NASCAR hopes the new design will save teams money by requiring fewer cars. Each team usually prepared 20 cars each season. Now, since each car is built to identical specifications, there's no need for dedicated "short track" or "superspeedway" chassis. Instead, teams could run the same chassis at an intermediate track and then turn it around for a road course the next week. Thirteen teams used the same CoT in six events this season, while two teams ran the same chassis in 10 of 15 CoT races. Although this helps small outfits compete with a few different cars, it's expected that the frontrunners will continue to build a full fleet of cars.
Drivers have given mixed reactions. Kyle Busch, who won the first CoT race at Bristol in March, said after the race that the new car "sucks." While many drivers initially had concerns with it, they've all learned to live with the changes.
"I don't think it's the best car to drive from time to time," back-to-back Cup champion Johnson said. "I know we all have a lot of complaints about it. But we thought the cars would have wings falling off them, splitters falling off, weren't going to put on good races, was going to be boring to watch.
"[But] it's far met my expectations. I think we all had major concerns and worries getting started. In the end, once we had some time to work with it, it's put on a good show."
Richard Childress Racing's Jeff Burton said struggles with the CoT are not too different to those with the old car. "The new car [produces] overall less grip. It tends to magnify the problem more. It's just in a larger degree. If we were 30 percent too tight, now we're 50 percent too tight. If we were 30 percent loose, now we're 50 percent too loose."
During the second half of the season, teams learned more from the CoT cars with added testing. Return visits to tracks saw increased overtaking; passing more than doubled in Martinsville's fall race compared to the spring event.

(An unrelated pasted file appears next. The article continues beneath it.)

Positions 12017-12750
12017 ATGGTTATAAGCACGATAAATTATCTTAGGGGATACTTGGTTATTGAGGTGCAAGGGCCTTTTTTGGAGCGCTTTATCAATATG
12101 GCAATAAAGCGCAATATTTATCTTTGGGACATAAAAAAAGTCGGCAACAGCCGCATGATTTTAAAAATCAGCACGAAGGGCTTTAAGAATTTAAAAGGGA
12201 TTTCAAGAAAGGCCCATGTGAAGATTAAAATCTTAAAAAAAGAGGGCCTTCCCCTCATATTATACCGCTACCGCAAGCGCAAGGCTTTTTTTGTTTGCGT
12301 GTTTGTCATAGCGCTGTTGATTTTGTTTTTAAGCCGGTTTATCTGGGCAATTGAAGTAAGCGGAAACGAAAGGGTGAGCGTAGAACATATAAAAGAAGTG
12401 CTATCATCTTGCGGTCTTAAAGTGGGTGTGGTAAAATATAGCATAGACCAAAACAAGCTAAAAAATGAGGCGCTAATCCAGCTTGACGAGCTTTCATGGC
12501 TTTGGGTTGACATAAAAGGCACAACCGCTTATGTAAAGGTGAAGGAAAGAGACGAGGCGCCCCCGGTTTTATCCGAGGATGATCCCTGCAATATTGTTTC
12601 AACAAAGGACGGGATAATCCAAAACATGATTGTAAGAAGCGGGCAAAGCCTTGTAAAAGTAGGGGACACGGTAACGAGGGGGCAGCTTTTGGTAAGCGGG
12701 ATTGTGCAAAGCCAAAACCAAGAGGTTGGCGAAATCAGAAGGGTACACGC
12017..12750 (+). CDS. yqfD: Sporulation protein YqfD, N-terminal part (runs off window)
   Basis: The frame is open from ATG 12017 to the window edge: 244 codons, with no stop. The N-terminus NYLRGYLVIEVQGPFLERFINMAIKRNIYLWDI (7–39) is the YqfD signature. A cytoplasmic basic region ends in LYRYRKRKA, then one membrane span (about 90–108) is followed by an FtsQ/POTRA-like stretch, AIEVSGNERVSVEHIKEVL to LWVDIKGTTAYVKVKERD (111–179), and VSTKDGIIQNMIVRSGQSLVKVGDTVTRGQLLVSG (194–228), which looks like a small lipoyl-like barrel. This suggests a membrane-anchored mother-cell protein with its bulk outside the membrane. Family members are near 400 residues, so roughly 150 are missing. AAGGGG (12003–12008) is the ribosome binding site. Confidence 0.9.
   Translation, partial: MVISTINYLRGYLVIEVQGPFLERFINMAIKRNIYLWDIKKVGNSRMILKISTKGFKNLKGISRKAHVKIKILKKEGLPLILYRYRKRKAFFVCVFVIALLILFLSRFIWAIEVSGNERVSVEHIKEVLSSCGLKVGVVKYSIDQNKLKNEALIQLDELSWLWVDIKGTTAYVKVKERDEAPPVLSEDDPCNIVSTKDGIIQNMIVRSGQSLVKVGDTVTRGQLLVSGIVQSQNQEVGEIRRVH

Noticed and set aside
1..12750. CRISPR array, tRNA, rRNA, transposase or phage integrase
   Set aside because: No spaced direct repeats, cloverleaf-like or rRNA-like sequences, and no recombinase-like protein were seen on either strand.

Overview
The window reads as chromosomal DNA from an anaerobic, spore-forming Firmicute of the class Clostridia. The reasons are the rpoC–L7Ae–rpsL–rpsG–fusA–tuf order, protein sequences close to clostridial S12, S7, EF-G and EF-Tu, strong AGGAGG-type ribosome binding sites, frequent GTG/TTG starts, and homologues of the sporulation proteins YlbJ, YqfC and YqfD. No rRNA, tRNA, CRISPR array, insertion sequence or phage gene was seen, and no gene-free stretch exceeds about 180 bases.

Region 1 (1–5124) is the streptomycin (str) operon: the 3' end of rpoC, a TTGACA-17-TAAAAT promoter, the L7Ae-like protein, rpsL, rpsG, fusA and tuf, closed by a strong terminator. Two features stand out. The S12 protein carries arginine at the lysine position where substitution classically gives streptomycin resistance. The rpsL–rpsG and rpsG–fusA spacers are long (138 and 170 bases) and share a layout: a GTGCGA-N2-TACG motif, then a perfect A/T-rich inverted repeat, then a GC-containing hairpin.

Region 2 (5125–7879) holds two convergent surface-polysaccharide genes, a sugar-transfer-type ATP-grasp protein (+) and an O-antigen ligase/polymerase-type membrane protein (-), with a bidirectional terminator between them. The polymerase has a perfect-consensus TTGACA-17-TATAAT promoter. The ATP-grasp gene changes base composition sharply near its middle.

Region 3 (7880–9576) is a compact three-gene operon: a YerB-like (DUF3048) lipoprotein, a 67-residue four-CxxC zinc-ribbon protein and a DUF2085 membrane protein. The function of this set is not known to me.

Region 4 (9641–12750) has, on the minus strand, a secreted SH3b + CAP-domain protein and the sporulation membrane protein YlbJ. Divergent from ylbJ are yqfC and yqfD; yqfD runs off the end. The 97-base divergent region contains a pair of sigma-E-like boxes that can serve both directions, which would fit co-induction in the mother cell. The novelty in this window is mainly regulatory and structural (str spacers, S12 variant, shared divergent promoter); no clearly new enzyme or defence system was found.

"I think early on there was some skepticism," NASCAR Vice President of Competition Robin Pemberton said. "I think by working with the teams at the various tests we've had, and the soft roll-out, I think the teams have learned to work with it. They've seen the advantages to this car and have seen the advantages to the tightening of the rules and rulebook throughout the year. The drivers understand that the new car is a little more robust, which allows them to approach the race a little differently. They can race a little harder."
While a few minor issues have sprouted up, NASCAR is not eager to make drastic changes to the CoT for next year. Instead, they continue to keep a close eye on developments and plan to re-evaluate at the end of the 2008 season.
"We're not real anxious to make a lot of changes to the car until it's been to all of the racing facilities that we compete at," Nextel Cup Series Director John Darby said. "You don't want to make a knee-jerk reaction because the car had a tendency at Martinsville that may over time prove to be an adverse change as we approach tracks like Atlanta and Texas, and the mile- and-a-halves.
"So, we're going to let the car ride out with the package it's got. Let the best race teams in the world adjust and tweak on it to the best to their knowledge. At the end of '08, we'll have the opportunity to sit back and see if there are any changes that even need to be made."